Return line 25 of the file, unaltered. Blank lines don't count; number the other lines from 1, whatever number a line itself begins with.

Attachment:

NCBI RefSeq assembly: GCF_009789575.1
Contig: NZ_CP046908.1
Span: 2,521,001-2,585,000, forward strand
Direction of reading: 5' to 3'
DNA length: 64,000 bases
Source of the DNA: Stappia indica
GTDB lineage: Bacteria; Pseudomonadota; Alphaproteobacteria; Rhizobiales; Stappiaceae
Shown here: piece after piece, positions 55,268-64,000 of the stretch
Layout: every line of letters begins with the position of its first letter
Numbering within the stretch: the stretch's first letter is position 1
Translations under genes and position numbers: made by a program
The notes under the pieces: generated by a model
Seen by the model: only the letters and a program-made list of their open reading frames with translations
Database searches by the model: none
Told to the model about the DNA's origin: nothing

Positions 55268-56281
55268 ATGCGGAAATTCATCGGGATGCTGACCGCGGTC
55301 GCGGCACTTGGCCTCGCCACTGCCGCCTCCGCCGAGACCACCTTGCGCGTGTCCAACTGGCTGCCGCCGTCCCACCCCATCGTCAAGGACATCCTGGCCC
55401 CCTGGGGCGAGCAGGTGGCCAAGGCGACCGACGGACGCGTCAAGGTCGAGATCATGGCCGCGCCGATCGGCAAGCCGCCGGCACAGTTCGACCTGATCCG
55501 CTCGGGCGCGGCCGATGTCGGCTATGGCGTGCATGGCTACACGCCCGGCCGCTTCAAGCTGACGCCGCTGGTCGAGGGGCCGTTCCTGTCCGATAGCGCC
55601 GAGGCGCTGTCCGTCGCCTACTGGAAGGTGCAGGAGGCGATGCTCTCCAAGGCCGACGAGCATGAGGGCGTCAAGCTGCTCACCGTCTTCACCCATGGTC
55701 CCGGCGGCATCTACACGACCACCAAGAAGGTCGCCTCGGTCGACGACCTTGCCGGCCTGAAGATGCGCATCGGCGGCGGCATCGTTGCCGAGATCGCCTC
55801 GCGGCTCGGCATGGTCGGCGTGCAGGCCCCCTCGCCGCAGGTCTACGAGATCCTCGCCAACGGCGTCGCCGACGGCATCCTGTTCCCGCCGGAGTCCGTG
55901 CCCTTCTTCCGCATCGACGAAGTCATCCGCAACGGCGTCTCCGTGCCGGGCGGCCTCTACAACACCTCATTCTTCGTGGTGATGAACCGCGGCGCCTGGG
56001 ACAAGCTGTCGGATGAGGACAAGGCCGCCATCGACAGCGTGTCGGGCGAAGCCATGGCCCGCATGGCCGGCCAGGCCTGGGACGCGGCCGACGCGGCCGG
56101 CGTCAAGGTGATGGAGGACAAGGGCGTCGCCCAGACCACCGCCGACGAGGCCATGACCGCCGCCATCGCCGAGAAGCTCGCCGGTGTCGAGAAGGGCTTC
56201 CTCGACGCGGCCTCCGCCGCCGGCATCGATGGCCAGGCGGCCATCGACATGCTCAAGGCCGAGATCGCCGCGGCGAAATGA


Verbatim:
56001 ACAAGCTGTCGGATGAGGACAAGGCCGCCATCGACAGCGTGTCGGGCGAAGCCATGGCCCGCATGGCCGGCCAGGCCTGGGACGCGGCCGACGCGGCCGG